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Will our new PM be good or bad for the climate crisis?

So in a tumultuous few weeks, Elizabeth Truss has been anointed by the Conservative Party as our new leader, and we have lost Queen Elizabeth.

Truss is however forced to get on with tackling the huge challenges before her – having arrived on a ticket based around a tax-cutting agenda, hoped to make the UK feel less panicky as we enter a genuine fuel crisis.

The word crisis has been greatly overused in recent years, but it feels like with the possibility of ‘normal’ people facing £5K bills, we are in for something which deserves the moniker.

She has committed to freeze the cap on bills for two years at £2,500, but this will be a stretch for many households.

Will she eventually tear up, or drastically revise, our legal net zero 2050 commitment

James Parker James Parker Editor of Architect’s DataFile

Drilling and fracking

Truss wants to reduce the price of gas by using our own resources, including more North Sea drilling, and fracking.

Commentators have warned that regardless of the implicit risks, this severely endangers our net zero objectives, as it encourages people to use more, or at least not focus so hard on using less.

She has also given strong signs that she isn’t interested in a no-compromise approach to hitting green objectives.

Storing up debt

By borrowing more to fund these moves rather than risk tax cuts, she is storing up yet more debt for our children’s children to bear.

At the same time, the legacy of taking ‘our foot off the gas’ on climate change will be an even greater burden for a world that’s heating up.

The irresponsibility of such a strategy, behind a fanfare of strident promises of inevitable growth despite the global maelstrom, is shocking.

Green levies are blamed

Truss wants to repeal the green levies placed on big business to help them tackle the soaring energy bills and bring bigger profits, but also to protect industries like British steel production against overseas threats.

Will she eventually go the whole hog and try and tear up, or drastically revise, our legal net zero 2050 commitment.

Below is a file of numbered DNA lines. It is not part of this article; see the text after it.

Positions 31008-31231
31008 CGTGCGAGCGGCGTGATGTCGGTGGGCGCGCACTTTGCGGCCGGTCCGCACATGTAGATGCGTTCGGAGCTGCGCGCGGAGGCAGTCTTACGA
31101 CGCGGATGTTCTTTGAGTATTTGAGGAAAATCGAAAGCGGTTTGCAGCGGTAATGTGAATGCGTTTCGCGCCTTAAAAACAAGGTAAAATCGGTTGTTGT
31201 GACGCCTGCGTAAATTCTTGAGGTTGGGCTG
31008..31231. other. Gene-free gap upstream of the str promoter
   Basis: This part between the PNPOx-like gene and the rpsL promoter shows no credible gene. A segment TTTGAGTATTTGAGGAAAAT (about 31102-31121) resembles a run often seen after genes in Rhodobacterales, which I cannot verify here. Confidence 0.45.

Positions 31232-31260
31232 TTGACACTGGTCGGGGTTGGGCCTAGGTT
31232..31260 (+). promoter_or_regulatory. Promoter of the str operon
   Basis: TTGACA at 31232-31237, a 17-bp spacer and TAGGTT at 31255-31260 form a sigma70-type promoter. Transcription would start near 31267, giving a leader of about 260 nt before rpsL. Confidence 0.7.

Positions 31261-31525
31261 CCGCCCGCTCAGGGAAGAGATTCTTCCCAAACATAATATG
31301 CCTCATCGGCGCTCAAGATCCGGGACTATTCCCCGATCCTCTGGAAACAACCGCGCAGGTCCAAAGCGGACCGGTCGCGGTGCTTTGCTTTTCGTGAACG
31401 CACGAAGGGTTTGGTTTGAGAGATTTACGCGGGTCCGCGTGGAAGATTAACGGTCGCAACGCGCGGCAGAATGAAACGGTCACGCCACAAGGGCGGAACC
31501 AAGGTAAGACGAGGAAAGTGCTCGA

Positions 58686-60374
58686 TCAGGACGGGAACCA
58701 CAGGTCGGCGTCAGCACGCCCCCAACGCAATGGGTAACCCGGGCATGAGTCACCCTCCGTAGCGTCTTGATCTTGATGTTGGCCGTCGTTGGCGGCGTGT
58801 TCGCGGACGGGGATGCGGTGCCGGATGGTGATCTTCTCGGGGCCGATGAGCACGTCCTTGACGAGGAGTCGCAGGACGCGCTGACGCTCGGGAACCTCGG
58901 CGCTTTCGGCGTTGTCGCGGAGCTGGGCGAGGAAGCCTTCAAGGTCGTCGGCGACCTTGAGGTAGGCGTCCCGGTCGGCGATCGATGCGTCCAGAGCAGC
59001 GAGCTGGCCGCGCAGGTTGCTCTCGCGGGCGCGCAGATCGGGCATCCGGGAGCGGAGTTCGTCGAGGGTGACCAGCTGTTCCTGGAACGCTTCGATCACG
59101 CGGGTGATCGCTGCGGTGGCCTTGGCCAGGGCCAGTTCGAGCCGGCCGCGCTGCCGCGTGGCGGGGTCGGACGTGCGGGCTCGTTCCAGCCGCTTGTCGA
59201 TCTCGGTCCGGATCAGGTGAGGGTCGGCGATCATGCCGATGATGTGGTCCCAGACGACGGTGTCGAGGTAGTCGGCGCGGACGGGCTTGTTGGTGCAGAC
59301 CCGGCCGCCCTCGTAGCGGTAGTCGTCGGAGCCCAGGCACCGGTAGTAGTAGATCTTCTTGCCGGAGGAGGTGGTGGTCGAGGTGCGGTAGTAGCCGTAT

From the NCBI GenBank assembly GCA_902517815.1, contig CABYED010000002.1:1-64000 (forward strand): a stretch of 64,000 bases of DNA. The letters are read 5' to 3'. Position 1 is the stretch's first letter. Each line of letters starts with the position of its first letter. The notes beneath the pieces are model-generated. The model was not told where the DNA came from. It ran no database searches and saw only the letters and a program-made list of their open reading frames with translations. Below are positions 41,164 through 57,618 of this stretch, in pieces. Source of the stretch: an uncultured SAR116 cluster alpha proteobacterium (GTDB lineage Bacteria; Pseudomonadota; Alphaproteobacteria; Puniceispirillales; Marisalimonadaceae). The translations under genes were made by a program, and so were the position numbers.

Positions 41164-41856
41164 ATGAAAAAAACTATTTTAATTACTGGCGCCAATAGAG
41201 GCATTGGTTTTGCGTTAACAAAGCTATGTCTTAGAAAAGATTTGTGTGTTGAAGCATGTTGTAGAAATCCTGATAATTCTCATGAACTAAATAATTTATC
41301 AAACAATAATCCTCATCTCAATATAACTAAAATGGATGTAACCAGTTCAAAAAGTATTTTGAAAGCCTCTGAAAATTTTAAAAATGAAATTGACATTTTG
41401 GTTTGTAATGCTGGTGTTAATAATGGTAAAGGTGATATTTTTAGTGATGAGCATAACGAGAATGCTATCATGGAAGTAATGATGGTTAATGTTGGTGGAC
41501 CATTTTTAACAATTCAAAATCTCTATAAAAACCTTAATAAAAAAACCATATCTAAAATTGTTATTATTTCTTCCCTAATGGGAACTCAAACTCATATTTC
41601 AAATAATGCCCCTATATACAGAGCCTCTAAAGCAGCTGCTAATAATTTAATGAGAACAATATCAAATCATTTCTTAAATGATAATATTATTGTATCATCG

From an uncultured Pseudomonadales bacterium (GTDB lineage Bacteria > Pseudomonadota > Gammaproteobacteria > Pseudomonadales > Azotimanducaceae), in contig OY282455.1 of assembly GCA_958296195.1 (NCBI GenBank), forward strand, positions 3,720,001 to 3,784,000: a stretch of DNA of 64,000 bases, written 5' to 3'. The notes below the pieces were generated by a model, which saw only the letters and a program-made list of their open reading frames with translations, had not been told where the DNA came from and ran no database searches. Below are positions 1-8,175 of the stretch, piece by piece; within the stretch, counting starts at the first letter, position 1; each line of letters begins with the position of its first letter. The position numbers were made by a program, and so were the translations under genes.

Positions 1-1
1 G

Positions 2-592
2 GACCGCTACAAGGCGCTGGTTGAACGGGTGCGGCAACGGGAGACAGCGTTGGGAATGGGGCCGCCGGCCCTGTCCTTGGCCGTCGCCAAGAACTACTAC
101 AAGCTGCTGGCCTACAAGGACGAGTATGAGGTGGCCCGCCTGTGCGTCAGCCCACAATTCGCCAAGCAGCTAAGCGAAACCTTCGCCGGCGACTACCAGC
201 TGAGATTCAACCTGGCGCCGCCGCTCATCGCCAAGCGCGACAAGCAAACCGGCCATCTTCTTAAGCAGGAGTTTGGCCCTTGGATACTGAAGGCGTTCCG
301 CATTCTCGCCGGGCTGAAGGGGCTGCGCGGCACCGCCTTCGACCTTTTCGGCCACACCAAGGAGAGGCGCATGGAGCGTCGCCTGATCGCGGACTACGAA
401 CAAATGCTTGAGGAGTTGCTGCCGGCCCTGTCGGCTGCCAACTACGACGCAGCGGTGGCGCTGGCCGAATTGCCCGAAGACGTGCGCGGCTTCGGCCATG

She’d face an interminable battle to remove the legislation, but for many in the industry, this ‘growth-first’ rhetoric presents a danger worthy of the fight.

The PM has said she won’t renege on the net zero promise, but at the same time she wants to stop the spread of solar farms on agricultural land, when solar is probably the cheapest and most reliable form of generating power.

The debate on the safety and sustainability of fracking as a solution is as split as the subterranean shale rocks which have to be dramatically impacted to release the gas.

A legal obligation

Arguably Theresa May’s one achievement when in power, the legal net zero obligation, could be at risk from hard-right Tories like David Frost and Steve Baker, as well as ‘luminaries’ like Nigel Farage, who are blaming the UK’s energy price rises on the net zero target.

This is almost insulting to the people suffering in Ukraine, with the Russians’ continued manoeuvres self-evidently a huge part of the price hike, as well as macro-economic forces in the global energy market.

This is still the UK’s year of stewardship of the UN’s carbon agenda, post-COP26.

Please let’s not see Liz Truss (and her new climate change-sceptic business department cohort, Jacob Rees-Mogg) end it with a pathetic retreat away from our admirably world-leading commitments.

A crucial set of findings

Apart from everything else, these have done so much to galvanise the UK’s construction industry to pursue realistic and affordable solutions.

The new PM has appointed former Energy Minister Chris Skidmore (a known environmentally-aware Tory), to report by the end of 2022 on how driving towards net zero can deliver ‘business benefits’ as well, and isn’t just a cost.

This is going to be an interesting, and probably crucial set of findings.

James Parker is editor of Architect’s DataFile and Housebuilder & Developer